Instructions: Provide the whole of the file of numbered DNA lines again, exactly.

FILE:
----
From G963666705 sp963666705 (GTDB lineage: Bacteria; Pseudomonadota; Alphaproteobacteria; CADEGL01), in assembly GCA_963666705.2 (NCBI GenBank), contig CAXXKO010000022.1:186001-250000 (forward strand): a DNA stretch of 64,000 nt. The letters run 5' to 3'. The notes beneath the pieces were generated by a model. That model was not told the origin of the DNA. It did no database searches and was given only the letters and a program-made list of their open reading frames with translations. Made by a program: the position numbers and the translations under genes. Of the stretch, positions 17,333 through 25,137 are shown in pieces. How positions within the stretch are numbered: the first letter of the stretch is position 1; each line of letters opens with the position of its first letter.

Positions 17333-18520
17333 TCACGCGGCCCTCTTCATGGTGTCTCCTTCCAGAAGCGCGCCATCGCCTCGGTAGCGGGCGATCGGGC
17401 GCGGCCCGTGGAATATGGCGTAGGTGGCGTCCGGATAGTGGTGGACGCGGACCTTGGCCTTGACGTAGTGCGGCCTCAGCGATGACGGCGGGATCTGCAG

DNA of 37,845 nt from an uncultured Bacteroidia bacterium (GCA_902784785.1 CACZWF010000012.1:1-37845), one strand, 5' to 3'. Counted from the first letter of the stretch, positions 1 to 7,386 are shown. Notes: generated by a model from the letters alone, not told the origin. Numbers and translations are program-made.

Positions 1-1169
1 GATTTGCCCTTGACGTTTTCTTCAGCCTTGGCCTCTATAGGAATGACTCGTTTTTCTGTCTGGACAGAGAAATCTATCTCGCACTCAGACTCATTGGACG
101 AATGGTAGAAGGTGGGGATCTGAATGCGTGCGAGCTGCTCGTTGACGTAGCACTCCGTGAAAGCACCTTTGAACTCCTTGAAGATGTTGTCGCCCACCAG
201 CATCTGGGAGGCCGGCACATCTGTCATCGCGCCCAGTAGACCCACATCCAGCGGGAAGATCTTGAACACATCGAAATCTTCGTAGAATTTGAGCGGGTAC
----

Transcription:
From G963666705 sp963666705 (GTDB lineage: Bacteria; Pseudomonadota; Alphaproteobacteria; CADEGL01), in assembly GCA_963666705.2 (NCBI GenBank), contig CAXXKO010000022.1:186001-250000 (forward strand): a DNA stretch of 64,000 nt. The letters run 5' to 3'. The notes beneath the pieces were generated by a model. That model was not told the origin of the DNA. It did no database searches and was given only the letters and a program-made list of their open reading frames with translations. Made by a program: the position numbers and the translations under genes. Of the stretch, positions 17,333 through 25,137 are shown in pieces. How positions within the stretch are numbered: the first letter of the stretch is position 1; each line of letters opens with the position of its first letter.

Positions 17333-18520
17333 TCACGCGGCCCTCTTCATGGTGTCTCCTTCCAGAAGCGCGCCATCGCCTCGGTAGCGGGCGATCGGGC
17401 GCGGCCCGTGGAATATGGCGTAGGTGGCGTCCGGATAGTGGTGGACGCGGACCTTGGCCTTGACGTAGTGCGGCCTCAGCGATGACGGCGGGATCTGCAG

DNA of 37,845 nt from an uncultured Bacteroidia bacterium (GCA_902784785.1 CACZWF010000012.1:1-37845), one strand, 5' to 3'. Counted from the first letter of the stretch, positions 1 to 7,386 are shown. Notes: generated by a model from the letters alone, not told the origin. Numbers and translations are program-made.

Positions 1-1169
1 GATTTGCCCTTGACGTTTTCTTCAGCCTTGGCCTCTATAGGAATGACTCGTTTTTCTGTCTGGACAGAGAAATCTATCTCGCACTCAGACTCATTGGACG
101 AATGGTAGAAGGTGGGGATCTGAATGCGTGCGAGCTGCTCGTTGACGTAGCACTCCGTGAAAGCACCTTTGAACTCCTTGAAGATGTTGTCGCCCACCAG
201 CATCTGGGAGGCCGGCACATCTGTCATCGCGCCCAGTAGACCCACATCCAGCGGGAAGATCTTGAACACATCGAAATCTTCGTAGAATTTGAGCGGGTAC